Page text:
The Long-Term Consequences of the Irish Marriage Bar

41 Pages Posted: 21 May 2019

See all articles by Irene Mosca

Irene Mosca

National University of Ireland, Maynooth (NUI Maynooth)

Robert Wright

University of Strathclyde in Glasgow; Institute for the Study of Labor (IZA)

Abstract

A Marriage Bar is the requirement that women in certain jobs must leave that job when they marry. Ireland had a Marriage Bar in place until the 1970s. In 2014/2015, women participating in the The Irish Longitudinal Study on Ageing were asked - for the first time in a nationally-representative survey - specific questions about their experience of the Marriage Bar. In this paper, we use the information from the TILDA respondents for two purposes. The first is to investigate the extent of the Marriage Bar in Ireland. Our analysis suggests that the Marriage Bar was widespread and not confined to specific sectors or occupations (such as the Civil Service).The second purpose is to investigate the long-term consequences of the Marriage Bar. We do so by comparing the outcomes of women who were affected by the Marriage Bar with the outcomes of women who were not affected by the Marriage Bar. Regression analysis shows that women affected by the Marriage Bar have shorter working lives, lower individual income but higher wealth at present, more children and more educated children. However, there are no statistically significant differences in the current health status of the two groups of women. The differences in long-term outcomes do not appear to be confounded by the endogeneity of marriage, education, employment and occupational choices.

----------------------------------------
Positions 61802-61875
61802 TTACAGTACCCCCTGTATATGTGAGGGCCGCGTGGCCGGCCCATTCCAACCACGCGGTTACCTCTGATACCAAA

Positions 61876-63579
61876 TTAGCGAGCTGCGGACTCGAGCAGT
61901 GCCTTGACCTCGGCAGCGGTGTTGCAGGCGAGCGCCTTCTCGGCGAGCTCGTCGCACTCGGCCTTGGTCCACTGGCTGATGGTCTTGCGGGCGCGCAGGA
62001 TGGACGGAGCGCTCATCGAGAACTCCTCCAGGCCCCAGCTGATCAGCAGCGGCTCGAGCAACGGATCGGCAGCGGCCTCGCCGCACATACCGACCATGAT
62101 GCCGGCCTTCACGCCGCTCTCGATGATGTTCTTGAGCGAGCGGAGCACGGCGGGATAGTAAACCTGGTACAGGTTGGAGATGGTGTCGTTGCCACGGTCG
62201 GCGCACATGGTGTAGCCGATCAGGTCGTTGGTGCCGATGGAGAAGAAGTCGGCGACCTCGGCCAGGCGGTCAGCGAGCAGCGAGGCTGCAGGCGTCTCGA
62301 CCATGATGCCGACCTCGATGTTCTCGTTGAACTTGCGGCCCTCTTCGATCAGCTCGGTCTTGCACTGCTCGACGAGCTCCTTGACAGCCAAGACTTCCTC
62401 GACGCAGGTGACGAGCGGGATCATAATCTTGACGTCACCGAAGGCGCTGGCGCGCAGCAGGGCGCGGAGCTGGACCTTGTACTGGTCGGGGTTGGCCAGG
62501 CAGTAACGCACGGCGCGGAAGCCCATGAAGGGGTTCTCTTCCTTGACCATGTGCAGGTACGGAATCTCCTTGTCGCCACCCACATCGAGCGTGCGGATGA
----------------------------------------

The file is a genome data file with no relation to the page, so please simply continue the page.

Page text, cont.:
Keywords: Marriage Bar, Ireland, discrimination

JEL Classification: J71, J78, J24

Suggested Citation

Mosca, Irene and Wright, Robert, The Long-Term Consequences of the Irish Marriage Bar. IZA Discussion Paper No. 12301, Available at SSRN: https://ssrn.com/abstract=3390291

Irene Mosca (Contact Author)

National University of Ireland, Maynooth (NUI Maynooth) ( email )

Maynooth, County Kildare W23 F2H6
Ireland

Robert Wright

University of Strathclyde in Glasgow ( email )

16 Richmond Street
Glasgow 1XQ, Scotland G1 1XQ
United Kingdom

Institute for the Study of Labor (IZA) ( email )

P.O. Box 7240
Bonn, D-53072
Germany

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